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Lateral view of a Female Hexagenia limbata (Ephemeridae) (Hex) Mayfly Dun from the Namekagon River in Wisconsin
Hex Mayflies
Hexagenia limbata

The famous nocturnal Hex hatch of the Midwest (and a few other lucky locations) stirs to the surface mythically large brown trout that only touch streamers for the rest of the year.

27" brown trout, my largest ever. It was the sub-dominant fish in its pool. After this, I hooked the bigger one, but I couldn't land it.
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Millcreek has attached these 13 pictures. The message is below.
Agapetus larva. 5 mm. In alcohol. Collected March 29, 2013.
Larval case. Dorsal view. 7 mm. In alcohol. Collected March 29, 2013.
Larval case. Ventral view. 7 mm. In alcohol. Collected March 29, 2013.
Case of prepupa. 8 mm. In alcohol. Collected March 29, 2013.
Prepupa in case. Case 8mm. Prepupa 6 mm. In alcohol. Collected March 29, 2013.
Immature pupa in cocoon. 6 mm. In alcohol. Collected March 29, 2013.
Immature pupa in cocoon. 6 mm. In alcohol. Collected March 29, 2013.
Millcreek
Healdsburg, CA

Posts: 344
Millcreek on Oct 9, 2014October 9th, 2014, 4:36 pm EDT
Agapetus larvae are abundant in the Russian River, being most common in March and April. Usually found on top of gravel and cobble in a slow to moderate current and fairly shallow water. Pupae are found attached to the sides and tops of large gravel and cobble. Larvae were identified to genus using Merritt, Cummins and Berg (2008) and Wiggins (1996). Pupae were identified to family using MCB and identified to genus by association with the larvae.

The larval cases have a small piece of silk at each end on the ventral surface that close when the larvae is entirely inside the case. They can be seen in the photo showing the bottom of the case.

The pupal cases don't have stones on the bottom but are attached directly to the rock. There is a silk cocoon which is only attached to the case at each end, all other surfaces are unattached.

I haven't collected adults so have no idea what the species is.

EDIT - Photos of mature pupae added 7/7/15
"If we knew what it was we were doing, it would not be called research, would it?"
-Albert Einstein
Creno
Grants Pass, OR

Posts: 302
Creno on Oct 9, 2014October 9th, 2014, 6:10 pm EDT
No mature pupae? Not alot is known about the western species. Little critters that emerge early. Dave Etnier et al recently described many new species from the east. He focused on collecting early in the season.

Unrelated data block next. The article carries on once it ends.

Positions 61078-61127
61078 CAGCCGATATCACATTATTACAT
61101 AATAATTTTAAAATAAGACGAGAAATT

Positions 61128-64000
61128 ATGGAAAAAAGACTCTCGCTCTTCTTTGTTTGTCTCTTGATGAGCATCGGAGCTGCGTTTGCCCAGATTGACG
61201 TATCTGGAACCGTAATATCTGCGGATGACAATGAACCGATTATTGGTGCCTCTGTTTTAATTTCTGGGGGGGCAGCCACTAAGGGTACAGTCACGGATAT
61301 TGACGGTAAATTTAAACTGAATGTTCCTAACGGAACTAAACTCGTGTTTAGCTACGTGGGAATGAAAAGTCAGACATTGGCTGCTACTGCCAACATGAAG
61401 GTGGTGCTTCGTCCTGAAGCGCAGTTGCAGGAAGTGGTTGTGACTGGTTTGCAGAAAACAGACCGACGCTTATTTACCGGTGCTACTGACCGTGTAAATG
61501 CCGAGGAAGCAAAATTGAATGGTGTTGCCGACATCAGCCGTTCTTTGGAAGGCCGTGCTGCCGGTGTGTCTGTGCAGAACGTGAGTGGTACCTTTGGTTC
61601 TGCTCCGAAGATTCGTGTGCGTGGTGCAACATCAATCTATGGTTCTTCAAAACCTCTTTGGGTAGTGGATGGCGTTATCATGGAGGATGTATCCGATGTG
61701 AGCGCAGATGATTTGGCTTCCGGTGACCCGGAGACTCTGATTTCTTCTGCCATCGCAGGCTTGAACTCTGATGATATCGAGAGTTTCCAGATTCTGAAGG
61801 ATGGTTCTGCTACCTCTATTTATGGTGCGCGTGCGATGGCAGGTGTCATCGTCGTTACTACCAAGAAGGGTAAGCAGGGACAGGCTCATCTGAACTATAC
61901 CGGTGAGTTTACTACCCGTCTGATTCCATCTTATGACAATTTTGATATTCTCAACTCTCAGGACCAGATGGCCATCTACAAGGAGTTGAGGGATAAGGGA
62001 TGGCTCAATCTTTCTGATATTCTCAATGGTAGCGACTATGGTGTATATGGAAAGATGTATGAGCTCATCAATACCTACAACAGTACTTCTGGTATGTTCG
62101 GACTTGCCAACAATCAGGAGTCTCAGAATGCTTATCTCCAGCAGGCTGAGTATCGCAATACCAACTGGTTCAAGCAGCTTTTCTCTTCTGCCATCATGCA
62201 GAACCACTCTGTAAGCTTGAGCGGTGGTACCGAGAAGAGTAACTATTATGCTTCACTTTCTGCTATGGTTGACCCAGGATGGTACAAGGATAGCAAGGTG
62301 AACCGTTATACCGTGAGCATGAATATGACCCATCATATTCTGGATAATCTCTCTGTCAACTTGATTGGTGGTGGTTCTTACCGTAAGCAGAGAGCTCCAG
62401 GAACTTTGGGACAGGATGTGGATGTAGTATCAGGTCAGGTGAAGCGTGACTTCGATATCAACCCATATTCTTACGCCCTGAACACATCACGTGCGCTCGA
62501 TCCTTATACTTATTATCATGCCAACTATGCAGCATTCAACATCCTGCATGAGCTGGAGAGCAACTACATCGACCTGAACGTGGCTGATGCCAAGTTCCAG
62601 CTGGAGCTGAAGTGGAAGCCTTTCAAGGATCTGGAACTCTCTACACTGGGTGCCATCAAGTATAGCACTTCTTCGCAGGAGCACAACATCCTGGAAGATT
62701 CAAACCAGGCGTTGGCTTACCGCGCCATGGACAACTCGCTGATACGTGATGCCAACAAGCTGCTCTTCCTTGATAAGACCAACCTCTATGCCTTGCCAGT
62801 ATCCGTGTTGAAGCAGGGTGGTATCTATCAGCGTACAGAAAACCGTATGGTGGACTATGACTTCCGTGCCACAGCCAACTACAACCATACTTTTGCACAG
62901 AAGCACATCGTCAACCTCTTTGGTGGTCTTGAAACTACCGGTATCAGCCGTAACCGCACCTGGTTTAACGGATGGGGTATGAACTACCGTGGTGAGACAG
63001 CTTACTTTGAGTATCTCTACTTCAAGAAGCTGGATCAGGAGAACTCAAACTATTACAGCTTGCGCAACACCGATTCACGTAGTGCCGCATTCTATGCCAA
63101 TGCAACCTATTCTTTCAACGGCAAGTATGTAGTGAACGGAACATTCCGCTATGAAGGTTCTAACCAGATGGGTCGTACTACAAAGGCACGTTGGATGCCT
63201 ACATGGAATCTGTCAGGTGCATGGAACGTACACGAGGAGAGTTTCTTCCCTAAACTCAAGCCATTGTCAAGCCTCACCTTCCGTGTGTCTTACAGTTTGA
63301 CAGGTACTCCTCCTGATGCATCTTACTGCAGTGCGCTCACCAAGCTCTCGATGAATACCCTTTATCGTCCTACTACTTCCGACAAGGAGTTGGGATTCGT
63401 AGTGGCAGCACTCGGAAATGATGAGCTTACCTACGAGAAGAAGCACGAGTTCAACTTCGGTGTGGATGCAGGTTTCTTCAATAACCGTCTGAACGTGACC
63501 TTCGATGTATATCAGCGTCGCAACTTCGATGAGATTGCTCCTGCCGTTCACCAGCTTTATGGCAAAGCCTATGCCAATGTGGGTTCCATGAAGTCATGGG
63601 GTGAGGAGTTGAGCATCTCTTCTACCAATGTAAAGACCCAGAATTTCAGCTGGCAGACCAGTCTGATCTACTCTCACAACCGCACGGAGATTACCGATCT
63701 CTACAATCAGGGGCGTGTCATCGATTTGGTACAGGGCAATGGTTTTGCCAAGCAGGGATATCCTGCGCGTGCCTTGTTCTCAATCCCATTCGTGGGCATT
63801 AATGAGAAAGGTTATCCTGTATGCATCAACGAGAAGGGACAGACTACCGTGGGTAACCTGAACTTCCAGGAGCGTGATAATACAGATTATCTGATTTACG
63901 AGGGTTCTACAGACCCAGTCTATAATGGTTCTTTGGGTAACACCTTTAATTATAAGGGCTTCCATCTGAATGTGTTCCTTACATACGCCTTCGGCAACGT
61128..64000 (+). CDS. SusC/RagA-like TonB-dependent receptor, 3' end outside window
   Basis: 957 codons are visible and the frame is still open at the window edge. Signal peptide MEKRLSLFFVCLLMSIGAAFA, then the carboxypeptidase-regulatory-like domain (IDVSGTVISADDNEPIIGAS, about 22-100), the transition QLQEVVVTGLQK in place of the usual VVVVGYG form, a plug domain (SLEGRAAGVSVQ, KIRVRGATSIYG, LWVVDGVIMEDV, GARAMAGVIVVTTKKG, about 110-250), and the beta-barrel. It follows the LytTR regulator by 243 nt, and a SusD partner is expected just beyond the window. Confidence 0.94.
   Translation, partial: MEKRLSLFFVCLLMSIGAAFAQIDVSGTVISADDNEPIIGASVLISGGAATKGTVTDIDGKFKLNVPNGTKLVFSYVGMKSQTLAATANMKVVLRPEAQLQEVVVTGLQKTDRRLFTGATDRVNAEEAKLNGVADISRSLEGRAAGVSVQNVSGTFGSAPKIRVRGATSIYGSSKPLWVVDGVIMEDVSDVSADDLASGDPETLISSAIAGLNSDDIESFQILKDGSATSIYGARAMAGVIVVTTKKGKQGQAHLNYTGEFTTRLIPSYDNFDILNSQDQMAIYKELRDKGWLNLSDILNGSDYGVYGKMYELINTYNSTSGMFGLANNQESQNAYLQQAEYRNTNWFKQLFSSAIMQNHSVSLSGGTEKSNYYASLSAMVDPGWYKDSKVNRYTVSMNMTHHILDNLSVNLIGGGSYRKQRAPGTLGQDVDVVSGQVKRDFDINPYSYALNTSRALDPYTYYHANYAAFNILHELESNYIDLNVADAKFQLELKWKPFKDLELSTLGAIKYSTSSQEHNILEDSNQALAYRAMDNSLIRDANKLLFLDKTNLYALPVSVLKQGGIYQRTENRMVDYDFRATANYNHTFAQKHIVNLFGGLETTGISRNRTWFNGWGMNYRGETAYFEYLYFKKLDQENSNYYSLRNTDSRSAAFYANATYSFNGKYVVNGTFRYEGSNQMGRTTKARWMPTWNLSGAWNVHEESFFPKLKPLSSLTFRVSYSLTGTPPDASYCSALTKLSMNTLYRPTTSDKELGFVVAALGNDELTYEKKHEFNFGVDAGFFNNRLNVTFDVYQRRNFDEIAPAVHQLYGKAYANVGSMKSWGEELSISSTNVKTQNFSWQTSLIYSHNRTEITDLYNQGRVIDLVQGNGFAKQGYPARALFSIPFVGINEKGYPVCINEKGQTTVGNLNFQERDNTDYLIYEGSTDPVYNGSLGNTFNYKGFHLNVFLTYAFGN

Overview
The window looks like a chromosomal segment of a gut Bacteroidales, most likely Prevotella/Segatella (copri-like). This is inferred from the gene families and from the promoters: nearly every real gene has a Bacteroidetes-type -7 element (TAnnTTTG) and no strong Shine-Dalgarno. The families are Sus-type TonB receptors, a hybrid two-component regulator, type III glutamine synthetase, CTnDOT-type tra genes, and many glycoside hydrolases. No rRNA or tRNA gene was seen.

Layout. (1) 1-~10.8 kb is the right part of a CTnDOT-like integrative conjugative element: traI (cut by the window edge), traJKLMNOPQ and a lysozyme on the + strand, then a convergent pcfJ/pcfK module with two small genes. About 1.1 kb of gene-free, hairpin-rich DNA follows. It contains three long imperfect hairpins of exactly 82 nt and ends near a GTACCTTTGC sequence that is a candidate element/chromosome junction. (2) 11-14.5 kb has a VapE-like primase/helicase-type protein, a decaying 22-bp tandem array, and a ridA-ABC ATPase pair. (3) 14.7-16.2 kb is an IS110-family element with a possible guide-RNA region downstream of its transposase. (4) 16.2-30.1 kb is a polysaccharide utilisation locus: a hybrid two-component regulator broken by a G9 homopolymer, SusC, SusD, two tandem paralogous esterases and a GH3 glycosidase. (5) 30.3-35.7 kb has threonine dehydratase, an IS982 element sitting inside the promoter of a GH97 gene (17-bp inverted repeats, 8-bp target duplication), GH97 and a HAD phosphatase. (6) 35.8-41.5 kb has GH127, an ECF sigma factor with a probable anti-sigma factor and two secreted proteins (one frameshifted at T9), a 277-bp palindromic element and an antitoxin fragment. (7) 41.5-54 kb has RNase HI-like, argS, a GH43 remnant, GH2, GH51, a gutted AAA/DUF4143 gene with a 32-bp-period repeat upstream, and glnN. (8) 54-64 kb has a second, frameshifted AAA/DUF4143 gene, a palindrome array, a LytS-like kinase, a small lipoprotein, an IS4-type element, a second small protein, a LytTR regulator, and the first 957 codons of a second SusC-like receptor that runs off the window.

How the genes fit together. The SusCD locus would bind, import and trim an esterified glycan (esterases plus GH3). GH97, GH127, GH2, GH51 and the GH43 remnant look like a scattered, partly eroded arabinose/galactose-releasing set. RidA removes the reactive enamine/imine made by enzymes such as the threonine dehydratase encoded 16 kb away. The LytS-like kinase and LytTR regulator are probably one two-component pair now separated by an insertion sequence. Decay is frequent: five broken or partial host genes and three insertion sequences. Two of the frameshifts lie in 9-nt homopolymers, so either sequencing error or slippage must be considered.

Millcreek
Healdsburg, CA

Posts: 344
Millcreek on Oct 9, 2014October 9th, 2014, 6:44 pm EDT
Didn't have any mature pupae in the vials I got out today. I've got a couple more sets of samples and will check for mature pupae. If I find any I'll add them to this post. Kind of got side tracked looking for Capnia umpqua at the same time these little fellows were around.
"If we knew what it was we were doing, it would not be called research, would it?"
-Albert Einstein
Creno
Grants Pass, OR

Posts: 302
Creno on Oct 9, 2014October 9th, 2014, 9:17 pm EDT
I can understand that :-)
Millcreek
Healdsburg, CA

Posts: 344
Millcreek on Oct 10, 2014October 10th, 2014, 9:12 am EDT
Looked at the paper by Dave Etnier et al. A lot of work done there. Looks like some good info on rearing the critters. I see you have one of the Agapetus named after you, A. ruiteri. Looks like you're immortalized, at least until the next taxonomic revision.:)
"If we knew what it was we were doing, it would not be called research, would it?"
-Albert Einstein
Creno
Grants Pass, OR

Posts: 302
Creno on Jul 7, 2015July 7th, 2015, 9:04 am EDT
Nice pics as usual. Great example of the midge being carried around, and probably benefiting while not harming the caddis (commensal/phoresy). The pupae is a male and mature enough to determine to species. From here it looks close to Agapetus celatus but the dorsum is off and the proportions don't seem right.
Millcreek
Healdsburg, CA

Posts: 344
Millcreek on Jul 7, 2015July 7th, 2015, 9:32 am EDT
I can send you a few if you'd be interested.
"If we knew what it was we were doing, it would not be called research, would it?"
-Albert Einstein

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